On the eve of Human Rights Day, Kaizer Chiefs’ greatest gathered in Sharpeville – one of the country’s most important historical sights – to recognise and honour one of their own.
The Sharpeville massacre on 21 March 1960 will go down as one of apartheid era South Africa’s very darkest days, but Amakhosi’s legends were there this week for much more uplifting reasons, as they honoured the club’s Sedibeng region’s supporters’ request to join them in renovating the home of Simon ‘Bull’ Lehoko.
Amakhosi’s best of the best heeded the call, among them Nelson ‘Teenage’ Dladla, Jan ‘Malombo’ Lichaba, Joseph ‘Banks’ Setlhodi, Jackie Masike, Aaron Nkosi, Joseph Mkhonza, Lucky Stylianou, Johannes ‘Big Boy’ Kholoane and Zebulon ‘Sputla’ Nhlapo, to their former teammate Lehoko’s absolute delight.
Since the club’s formation, its players always prided themselves on their values of equality, friendship and camaraderie, all of which remained very much in evidence as they called on Lehoko’s home – to the joy of the community and Chiefs’ die-hard fans.
The legends arrived to a carnival atmosphere and were warmly greeted and welcomed, with walls being plastered and painted and Lehoko’s home being lovingly renovated and restored by the club’s supporters. The Chiefs delegation was led by the club’s Supporter Relations Manager, Cecil Motaung.
“We loved to play together and be together like we are now. We wanted to be together on a daily basis, eating together, sharing meals and memories together. We were very unique, we loved every minute of each other’s company and we still do,” says Chiefs founding father Setlhodi, as he explained the reason for their visit to Lehoko and the reason the early Chiefs teams of the 1970s and 1980s were so close knit and successful, as they annexed trophy after trophy.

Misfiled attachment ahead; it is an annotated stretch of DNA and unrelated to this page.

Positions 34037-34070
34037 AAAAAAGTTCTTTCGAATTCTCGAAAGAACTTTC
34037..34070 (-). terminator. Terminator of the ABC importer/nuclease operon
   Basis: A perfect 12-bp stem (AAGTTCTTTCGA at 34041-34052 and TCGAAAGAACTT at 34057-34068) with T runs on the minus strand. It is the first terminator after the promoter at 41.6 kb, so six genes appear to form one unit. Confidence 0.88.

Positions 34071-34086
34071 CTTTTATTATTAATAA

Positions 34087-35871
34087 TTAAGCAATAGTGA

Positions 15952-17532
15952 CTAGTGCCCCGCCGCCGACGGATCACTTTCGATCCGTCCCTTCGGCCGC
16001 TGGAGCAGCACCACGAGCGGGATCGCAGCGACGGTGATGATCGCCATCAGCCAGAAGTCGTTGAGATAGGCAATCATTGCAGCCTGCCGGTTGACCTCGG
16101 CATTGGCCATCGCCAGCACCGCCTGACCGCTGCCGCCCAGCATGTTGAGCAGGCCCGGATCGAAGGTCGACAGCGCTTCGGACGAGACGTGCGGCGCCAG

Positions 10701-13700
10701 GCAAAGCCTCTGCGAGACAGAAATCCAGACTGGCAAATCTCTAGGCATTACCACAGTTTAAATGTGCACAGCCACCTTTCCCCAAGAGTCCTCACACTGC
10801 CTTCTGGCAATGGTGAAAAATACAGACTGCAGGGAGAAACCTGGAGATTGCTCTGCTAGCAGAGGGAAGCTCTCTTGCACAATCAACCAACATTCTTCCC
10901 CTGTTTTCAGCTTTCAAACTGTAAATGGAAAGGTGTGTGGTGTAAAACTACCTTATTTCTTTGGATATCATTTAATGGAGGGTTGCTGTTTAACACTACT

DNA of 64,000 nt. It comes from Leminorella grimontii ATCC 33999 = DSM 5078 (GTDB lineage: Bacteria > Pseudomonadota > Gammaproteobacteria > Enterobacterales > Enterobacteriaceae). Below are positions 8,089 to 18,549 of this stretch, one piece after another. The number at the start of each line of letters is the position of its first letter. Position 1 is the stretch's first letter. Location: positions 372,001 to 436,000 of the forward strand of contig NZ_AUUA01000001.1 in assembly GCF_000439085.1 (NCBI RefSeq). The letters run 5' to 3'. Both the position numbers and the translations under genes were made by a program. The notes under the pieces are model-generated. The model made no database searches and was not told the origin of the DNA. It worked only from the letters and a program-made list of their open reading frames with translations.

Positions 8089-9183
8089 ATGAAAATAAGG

Naturally, when they get together, they could talk football for hours, and they enjoyed going down memory lane regaling each other with tales of their days in Amakhosi colours.
Lehoko lit up as he was surrounded by friends and colleagues in his home, recalling the time in 1979 Amakhosi faced a side of British superstars including the likes of Bobby and Jacky Charlton, Bobby Moore and Terry Paine.
“Jackie and I played at number 4 and 5 that day and Bobby Charlton came up to us and told us ‘we always thought South African teams are weak at the back, but you two are brilliant’,” recalled a beaming Lehoko.
The irrepressible Dladla, one of the best and most entertaining players ever to wear a Kaizer Chiefs jersey, recalled how the players loved playing under the Chilean coach Mario ‘The Godfather’ Tuani.
“Tuani would tell us ‘score your two or three goals first quickly, then you can have your ‘fruit salad’. The fruit salad was us keeping possession and tiring the opposition so much that they opened up – and then we punished them even more,” laughed Dladla.
“I became what I became because of Kaizer Chiefs. I am called Teenage Dladla today because of Kaizer Motaung. My main aim now is to thank him and to thank the club and that’s why I am here today, with my teammates,” added Dladla.
On a weekend when FC Barcelona famously won the ElClasico against their bitter rivals Real Madrid, Stylianou summed up the visit and Chiefs’ ethos and compassion best, when he borrowed from Barca’s famous slogan and said “Kaizer Chiefs is more than a club”.